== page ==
Today in Least Surprising Updates: The Kansas Supreme Court unanimously held on November 14 that Dennis Hawver would be disbarred for violating <stops to count> seven ethical or court rules when representing a defendant who was ultimately sentenced to death. The opinion actually doesn't mention Hawver's choice to appear before it dressed as his favorite Founder, Thomas Jefferson, but otherwise pretty much everything we discussed back in September is covered. See "'I Am Incompetent!' Lawyer Argues Unnecessarily," Lowering the Bar (Sept. 18, 2014) (with link to video of the argument).
The 48-page opinion could have been much shorter, because all the court really needed to do was quote Hawver's own statements in the affidavit he provided to the lower court in support of a new trial, and then add "we agree, and order him disbarred." It is quite amazing.
Consider just this one paragraph:
Despite my knowledge that the jury had found my client guilty beyond a reasonable doubt of double murder, I told the jury I thought the killer should be executed for the crimes. This argument was clearly prejudicial to my client, who the jury believed, as evidenced by their verdict, was the killer.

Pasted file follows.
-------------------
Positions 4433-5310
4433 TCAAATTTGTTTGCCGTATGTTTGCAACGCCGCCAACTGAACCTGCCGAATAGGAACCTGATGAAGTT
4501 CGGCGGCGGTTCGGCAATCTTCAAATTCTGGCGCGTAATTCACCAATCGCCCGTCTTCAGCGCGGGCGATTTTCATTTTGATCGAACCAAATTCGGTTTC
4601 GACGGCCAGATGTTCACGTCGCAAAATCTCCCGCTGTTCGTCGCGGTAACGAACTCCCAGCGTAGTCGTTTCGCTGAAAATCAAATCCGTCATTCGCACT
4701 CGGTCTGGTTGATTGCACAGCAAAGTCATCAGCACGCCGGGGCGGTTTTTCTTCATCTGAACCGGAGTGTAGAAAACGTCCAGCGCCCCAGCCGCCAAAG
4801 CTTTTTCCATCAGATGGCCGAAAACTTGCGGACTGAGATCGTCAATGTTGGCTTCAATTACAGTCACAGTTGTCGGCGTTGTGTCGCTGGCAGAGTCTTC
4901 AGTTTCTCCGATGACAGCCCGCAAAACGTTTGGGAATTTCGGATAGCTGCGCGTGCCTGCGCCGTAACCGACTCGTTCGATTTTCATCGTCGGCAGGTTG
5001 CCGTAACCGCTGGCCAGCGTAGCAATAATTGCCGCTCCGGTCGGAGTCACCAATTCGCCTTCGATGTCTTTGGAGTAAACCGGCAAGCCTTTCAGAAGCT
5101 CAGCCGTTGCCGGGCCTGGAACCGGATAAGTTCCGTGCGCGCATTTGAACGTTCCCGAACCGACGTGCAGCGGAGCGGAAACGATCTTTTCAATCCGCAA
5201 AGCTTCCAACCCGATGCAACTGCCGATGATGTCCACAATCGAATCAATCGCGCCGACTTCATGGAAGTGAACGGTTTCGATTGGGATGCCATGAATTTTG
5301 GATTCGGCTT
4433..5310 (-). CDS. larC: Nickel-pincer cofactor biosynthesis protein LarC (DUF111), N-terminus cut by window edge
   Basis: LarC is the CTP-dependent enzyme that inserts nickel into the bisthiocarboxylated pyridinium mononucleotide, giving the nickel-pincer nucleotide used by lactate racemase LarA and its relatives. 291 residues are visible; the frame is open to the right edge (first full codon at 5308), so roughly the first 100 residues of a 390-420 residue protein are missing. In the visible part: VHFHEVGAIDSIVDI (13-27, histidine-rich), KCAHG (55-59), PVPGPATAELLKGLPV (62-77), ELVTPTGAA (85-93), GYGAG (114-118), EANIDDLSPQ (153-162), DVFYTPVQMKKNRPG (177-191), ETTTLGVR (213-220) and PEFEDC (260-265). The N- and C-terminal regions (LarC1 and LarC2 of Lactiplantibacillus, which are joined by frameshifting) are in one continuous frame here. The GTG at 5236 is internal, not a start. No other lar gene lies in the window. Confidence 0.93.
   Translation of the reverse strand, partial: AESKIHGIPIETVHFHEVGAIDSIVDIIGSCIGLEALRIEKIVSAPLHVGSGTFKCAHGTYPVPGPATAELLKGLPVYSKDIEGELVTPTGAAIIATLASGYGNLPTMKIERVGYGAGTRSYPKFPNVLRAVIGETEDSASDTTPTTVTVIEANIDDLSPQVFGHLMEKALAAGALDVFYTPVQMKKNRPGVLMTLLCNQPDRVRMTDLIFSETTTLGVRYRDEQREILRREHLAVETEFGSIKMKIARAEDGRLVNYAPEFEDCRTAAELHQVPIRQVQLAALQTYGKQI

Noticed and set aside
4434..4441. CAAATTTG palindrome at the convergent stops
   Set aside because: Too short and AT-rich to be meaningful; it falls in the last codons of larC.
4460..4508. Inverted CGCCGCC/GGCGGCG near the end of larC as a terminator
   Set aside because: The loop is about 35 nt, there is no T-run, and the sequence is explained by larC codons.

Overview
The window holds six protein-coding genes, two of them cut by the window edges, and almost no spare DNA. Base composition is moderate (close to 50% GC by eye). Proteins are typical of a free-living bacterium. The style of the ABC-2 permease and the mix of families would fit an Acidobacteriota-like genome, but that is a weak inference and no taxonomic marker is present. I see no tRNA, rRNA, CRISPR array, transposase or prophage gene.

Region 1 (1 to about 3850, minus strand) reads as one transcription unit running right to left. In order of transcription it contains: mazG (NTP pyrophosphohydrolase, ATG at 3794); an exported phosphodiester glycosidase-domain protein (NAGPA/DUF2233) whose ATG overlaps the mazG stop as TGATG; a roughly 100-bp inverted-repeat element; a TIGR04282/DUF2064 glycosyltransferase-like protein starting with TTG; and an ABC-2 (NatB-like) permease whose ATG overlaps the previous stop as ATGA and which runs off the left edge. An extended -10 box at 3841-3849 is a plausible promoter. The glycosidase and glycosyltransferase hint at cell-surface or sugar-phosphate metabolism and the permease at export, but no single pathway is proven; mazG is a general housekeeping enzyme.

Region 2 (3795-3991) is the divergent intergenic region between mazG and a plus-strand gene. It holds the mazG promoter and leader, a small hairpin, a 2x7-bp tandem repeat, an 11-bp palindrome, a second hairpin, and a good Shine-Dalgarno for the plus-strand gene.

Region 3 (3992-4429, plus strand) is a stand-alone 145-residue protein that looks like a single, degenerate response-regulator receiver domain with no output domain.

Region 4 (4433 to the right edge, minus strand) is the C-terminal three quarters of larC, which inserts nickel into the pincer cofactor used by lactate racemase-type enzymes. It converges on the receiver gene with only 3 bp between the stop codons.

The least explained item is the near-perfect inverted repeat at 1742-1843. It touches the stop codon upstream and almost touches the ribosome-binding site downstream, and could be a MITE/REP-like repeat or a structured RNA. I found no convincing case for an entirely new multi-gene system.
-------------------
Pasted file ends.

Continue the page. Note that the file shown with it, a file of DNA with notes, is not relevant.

Read that one over a few times, and then consider that this was probably not the worst argument he made during the case.
Now, it is possible to argue that you were too inexperienced (for example) to handle a death case effectively without also conceding that you should never be allowed in or near a courtroom again, ever. If Hawver is aware of that, he did not try to do it. And if he was deliberately falling on his sword in a desperate effort to save his client, it's hard to see why he would have gone to such lengths for this guy given that, as Hawver told jurors and potential jurors, his client had killed at least once before, was "a professional drug dealer" and a "shooter of people." In fact, as he also told the jury, his client is such a bad person that he could not possibly be guilty of this crime because there were two eyewitnesses, and he is simply not the kind of person to leave eyewitnesses alive.
Also, you are not supposed to tell the jury things like that. Especially when, as with the prior conviction for manslaughter, the state has agreed that the evidence should be excluded because it is unduly prejudicial.
There's more, but the court's description of Hawver's work in this case as "inexplicable incompetence" pretty much sums it up. I will say that his Jefferson costume is really pretty good, but unfortunately that sort of thing doesn't count as a mitigating factor.